What about wine or mead? Wine and mead must isn’t even boiled . . . and you can’t give honey to babies because it has botulism spores in it, right?
The pH of both wine and mead musts are below 4.6 initially, and won’t support the growth of C. botulinum.
How can babies be poisoned by honey, but not adults?
Adults have gut bacteria lining their entire gastrointestinal tract. If you ingest botulism spores — and you do, on a regular basis — they will pass through your system before the spores can be activated, grow, and produce toxin. The bacteria in your gut don’t allow the C. botulinum to gain a “foothold.” In addition, the pH of your stomach is low, so the spores would not activate there. However, the pH of your lower GI tract is much higher and the spores can become active there. The pH of human fecal material is 7–7.5 for a healthy individual. (Now aren’t you glad you read this website?)
The gastrointestinal tracts of babies do not yet have a full complement of bacteria, and the botulism bacteria can colonize sections of their lower gut and kill them.
What about liquid malt extract?
Liquid malt extract is approximately 80% solids. There isn’t enough water activity to support the growth of botulism (or most other spoilage microorganisms).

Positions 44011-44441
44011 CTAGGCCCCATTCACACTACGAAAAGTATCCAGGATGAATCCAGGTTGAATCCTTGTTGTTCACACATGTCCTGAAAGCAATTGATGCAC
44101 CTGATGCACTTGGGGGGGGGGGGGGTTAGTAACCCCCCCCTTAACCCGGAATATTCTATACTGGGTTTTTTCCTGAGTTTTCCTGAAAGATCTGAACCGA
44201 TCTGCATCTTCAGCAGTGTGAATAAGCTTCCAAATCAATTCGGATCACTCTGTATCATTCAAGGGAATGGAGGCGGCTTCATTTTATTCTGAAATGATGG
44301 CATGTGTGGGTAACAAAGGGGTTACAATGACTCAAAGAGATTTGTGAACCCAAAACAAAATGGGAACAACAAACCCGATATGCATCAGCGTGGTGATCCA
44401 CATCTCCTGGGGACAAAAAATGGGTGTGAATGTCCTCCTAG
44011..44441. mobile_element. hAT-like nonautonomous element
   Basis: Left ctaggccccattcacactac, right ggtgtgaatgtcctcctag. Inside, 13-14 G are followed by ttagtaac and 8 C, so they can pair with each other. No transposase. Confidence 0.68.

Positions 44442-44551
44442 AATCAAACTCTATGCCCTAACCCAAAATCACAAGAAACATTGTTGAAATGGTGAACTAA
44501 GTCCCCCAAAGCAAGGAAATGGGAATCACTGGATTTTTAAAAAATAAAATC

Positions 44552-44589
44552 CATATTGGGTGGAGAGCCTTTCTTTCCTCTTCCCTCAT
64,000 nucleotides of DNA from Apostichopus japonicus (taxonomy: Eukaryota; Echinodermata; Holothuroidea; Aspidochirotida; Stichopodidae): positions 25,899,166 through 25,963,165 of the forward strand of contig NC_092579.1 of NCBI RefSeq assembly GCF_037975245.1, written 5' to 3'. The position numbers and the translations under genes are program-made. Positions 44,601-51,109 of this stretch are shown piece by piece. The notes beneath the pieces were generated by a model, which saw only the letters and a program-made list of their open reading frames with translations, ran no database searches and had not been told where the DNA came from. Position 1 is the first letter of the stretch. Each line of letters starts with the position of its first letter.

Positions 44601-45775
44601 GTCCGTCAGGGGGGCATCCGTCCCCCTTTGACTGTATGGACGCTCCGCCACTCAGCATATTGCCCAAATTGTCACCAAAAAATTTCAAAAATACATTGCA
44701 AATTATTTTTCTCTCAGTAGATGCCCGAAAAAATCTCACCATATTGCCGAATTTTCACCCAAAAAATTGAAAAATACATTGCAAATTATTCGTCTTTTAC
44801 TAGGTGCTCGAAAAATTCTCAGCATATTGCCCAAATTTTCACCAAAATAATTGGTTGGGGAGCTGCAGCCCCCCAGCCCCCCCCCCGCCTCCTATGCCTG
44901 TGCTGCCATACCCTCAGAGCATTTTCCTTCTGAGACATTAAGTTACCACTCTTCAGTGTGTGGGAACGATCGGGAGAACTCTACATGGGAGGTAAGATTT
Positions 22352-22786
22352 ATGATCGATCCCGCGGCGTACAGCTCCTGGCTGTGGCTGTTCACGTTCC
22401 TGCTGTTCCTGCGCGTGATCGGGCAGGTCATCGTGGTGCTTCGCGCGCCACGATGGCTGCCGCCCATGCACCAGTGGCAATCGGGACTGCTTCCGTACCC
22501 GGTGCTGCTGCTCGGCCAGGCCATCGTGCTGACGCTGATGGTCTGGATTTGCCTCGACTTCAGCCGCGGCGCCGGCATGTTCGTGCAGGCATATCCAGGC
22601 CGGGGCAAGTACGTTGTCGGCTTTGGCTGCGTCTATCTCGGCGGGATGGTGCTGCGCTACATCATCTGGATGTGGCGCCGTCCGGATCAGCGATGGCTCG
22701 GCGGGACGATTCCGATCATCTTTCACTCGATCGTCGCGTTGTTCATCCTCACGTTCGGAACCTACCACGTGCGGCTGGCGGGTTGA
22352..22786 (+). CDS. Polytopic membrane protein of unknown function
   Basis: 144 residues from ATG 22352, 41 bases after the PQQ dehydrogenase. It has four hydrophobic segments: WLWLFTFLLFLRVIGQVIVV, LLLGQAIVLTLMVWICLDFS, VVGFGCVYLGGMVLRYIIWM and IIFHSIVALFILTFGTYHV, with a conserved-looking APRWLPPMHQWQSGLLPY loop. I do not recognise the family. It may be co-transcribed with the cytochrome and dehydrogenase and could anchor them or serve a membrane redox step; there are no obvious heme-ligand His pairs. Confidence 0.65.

What about those beer kits that are just packaged wort?
This is a great question. To get an answer, I spoke to Tim Vandergrift. When Tim worked at WineExpert, he helped develop their line of Baron’s Beer Kits. These kits contain 7.5 L (2.0 gallons) of concentrated wort, which is diluted to 23 L (6 gallons) in a sanitized fermenter and pitched with yeast. These kits are stored, unrefrigerated, on the shelves of homebrew shops until they are used.
When developing these products, botulism was a primary concern. To make the wort safe, it was subjected to two Pasteurization runs — the first to activate any botulism spores that might be present, and the second run to kill the active bacteria.
Other companies offer wort kits as well. Tim wasn’t sure how each was produced. However, if they are sold in the US, they would have to meet FDA packaging requirements and somehow address the problem of botulism. (And most countries have similar guidelines.)
What about sour beers that are “pitched” by exposure to airborne microorganisms?